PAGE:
Managing Frustration & Unmet Goals as a Writer
“I have forced myself to begin writing when I’ve been utterly exhausted, when I’ve felt my soul as thin as a playing card…and somehow the activity of writing changes everything.”
― Joyce Carol Oates
When I’m really deep in practicing self-reflection with writing, I really can’t imagine not having a creative outlet. Whether it’s art, music, writing, or something else where you’re creating — just that act of mindfully bringing something into existence goes so far and means so much.
I’ve been writing since I was a child. I’ve been writing for a fearsome 17 years now, though it seems impossible that I am old enough to say such large numbers.
There are the obvious piece of advice on this topic; set realistic goals, don’t overextend yourself, and so on. These are all valid and helpful, but there are also those pesky times when we end up feeling burnout and frustrated with unmet goals anyway. Or worse, we do set realistic goals and life gets in the way, making them impossible to meet.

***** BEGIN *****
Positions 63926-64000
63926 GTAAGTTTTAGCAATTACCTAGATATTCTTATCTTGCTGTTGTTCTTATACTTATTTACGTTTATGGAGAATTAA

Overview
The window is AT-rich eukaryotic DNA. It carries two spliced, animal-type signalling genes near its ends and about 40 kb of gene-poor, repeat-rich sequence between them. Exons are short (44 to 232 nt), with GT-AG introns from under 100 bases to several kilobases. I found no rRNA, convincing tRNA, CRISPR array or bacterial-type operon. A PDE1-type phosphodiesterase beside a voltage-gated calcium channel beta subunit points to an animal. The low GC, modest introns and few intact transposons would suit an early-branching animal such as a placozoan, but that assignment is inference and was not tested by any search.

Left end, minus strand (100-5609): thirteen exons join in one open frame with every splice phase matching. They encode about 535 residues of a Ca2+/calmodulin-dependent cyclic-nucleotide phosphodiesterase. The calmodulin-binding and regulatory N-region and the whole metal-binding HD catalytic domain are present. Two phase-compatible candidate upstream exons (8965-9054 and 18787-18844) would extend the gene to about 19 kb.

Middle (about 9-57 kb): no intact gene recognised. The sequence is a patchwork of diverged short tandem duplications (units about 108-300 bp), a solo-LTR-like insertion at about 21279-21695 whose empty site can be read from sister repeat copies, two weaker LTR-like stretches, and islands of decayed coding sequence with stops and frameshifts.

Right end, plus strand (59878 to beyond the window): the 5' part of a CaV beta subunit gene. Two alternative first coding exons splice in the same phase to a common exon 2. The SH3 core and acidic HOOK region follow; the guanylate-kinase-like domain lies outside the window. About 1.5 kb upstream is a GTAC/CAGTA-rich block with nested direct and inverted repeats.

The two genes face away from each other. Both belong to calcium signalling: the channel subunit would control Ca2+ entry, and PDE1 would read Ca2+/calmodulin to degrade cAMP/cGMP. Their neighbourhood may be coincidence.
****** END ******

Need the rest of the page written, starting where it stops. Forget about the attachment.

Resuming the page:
The fatigue of writing and feeling stuck can be crippling.
That’s the need to create versus the frustrating reality of being a creator. I need writing, especially poetry, to be a part of my life. I need to write, express myself, and use this as a modality to process my old traumas. But even with that urgent need and deep love of poetry, there are days when the practical reality of being a poet is horrible.
There are times when people around you get practical jobs and enjoy the perks of them while you’re out hustling and earning a few cents posting content online. When you’re writing, you’re pushing to do more, more, more when other friends get to clock out at 5. Then there’s when you put your entire heart on the page and no one wants to buy that page.
Feeling doubt as a writer isn’t uncommon; you’re not the only one with these fears.
“Doubt kills more dreams than failure ever will.”
― Suzy Kassem